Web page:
- The Washington Times - Wednesday, December 17, 2003

U.S. officials praised Kazakhstan this week for the example it set eight years ago by giving up the world’s fourth-largest nuclear arsenal and called for other countries to follow its example.

Sen. Richard G. Lugar and former Sen. Sam Nunn, the champions of U.S. legislation that helped Kazakhstan and other former Soviet republics to give up nuclear materials, were among those at the ceremony marking the Central Asian nation’s 12th anniversary of independence on Tuesday.

“Our experience of nonproliferation and disarmament must be … applied to other countries,” said the Kazakh minister of energy and mineral resources, Vladimir Shkolnik, at a symposium co-sponsored by the Nuclear Threat Initiative, a privately financed group aiming to reduce the threat from weapons of mass destruction.

“Iran and other nations could learn from Kazakhstan that a nation can grow, modernize, make progress and gain stature not in spite of renouncing nuclear weapons, but because of it,” said Mr. Nunn.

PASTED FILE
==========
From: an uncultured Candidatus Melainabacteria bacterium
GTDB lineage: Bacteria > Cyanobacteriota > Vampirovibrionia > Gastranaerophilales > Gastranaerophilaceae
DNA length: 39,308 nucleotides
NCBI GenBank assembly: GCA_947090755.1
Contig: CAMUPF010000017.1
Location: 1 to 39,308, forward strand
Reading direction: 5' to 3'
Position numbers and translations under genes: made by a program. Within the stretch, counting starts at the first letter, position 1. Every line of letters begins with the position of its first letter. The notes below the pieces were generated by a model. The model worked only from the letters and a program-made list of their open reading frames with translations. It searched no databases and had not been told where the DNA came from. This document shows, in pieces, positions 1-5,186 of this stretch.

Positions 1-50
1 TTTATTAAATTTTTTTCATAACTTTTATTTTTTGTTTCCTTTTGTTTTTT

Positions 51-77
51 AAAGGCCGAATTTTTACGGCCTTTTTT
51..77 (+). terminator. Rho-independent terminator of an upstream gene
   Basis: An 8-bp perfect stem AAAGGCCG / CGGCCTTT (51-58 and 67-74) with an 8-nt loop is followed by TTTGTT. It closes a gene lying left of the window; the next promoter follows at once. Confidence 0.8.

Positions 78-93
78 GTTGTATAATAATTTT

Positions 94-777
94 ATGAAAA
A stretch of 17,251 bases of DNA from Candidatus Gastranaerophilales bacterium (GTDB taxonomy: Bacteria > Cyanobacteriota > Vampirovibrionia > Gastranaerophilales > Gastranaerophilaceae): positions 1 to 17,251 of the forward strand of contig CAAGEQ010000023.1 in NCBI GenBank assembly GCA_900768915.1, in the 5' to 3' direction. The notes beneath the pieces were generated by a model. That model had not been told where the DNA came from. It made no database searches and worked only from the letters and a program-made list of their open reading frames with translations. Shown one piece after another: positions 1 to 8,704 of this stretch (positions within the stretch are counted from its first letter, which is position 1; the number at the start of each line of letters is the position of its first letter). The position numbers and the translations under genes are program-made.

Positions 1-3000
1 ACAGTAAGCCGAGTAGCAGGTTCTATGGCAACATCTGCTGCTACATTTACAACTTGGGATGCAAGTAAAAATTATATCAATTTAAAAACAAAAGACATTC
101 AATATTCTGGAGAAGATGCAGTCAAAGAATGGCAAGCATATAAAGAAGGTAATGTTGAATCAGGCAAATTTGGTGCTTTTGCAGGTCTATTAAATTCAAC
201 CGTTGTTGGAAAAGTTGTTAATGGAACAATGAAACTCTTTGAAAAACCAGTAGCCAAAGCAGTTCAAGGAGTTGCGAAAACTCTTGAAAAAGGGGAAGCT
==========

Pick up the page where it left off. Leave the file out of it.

Kazakh Ambassador Kanat Saudabayev pointed out that Kazakhstan was the first country ever to shut down a nuclear-test site and renounce a nuclear arsenal — the world’s fourth-largest at the time.

When the Soviet Union collapsed in 1991, Kazakhstan inherited 104 intercontinental ballistic missiles, 1,040 nuclear warheads, 40 strategic bombers and the Semipalatinsk nuclear-test site, where the Soviet Union conducted more than 400 nuclear tests between 1949 and 1989.

Through the $100 million committed to Kazakhstan by the U.S. government’s Cooperative Threat Reduction program, all nuclear weapons were removed from Kazakhstan by May 1995. Kazakhstan also destroyed the nuclear-testing infrastructure of Semipalatinsk by July 2000.

Mr. Nunn, Georgia Democrat, and Mr. Lugar, Indiana Republican and chairman of the Senate Foreign Relations Committee, were the primary forces behind the enactment of the Cooperative Threat Reduction program in 1994.

“With help from the Nunn-Lugar program, Kazakhstan has systematically banished the legacy of weapons of mass destruction inherited from the Soviet Union,” President Bush said in a statement read at the symposium.

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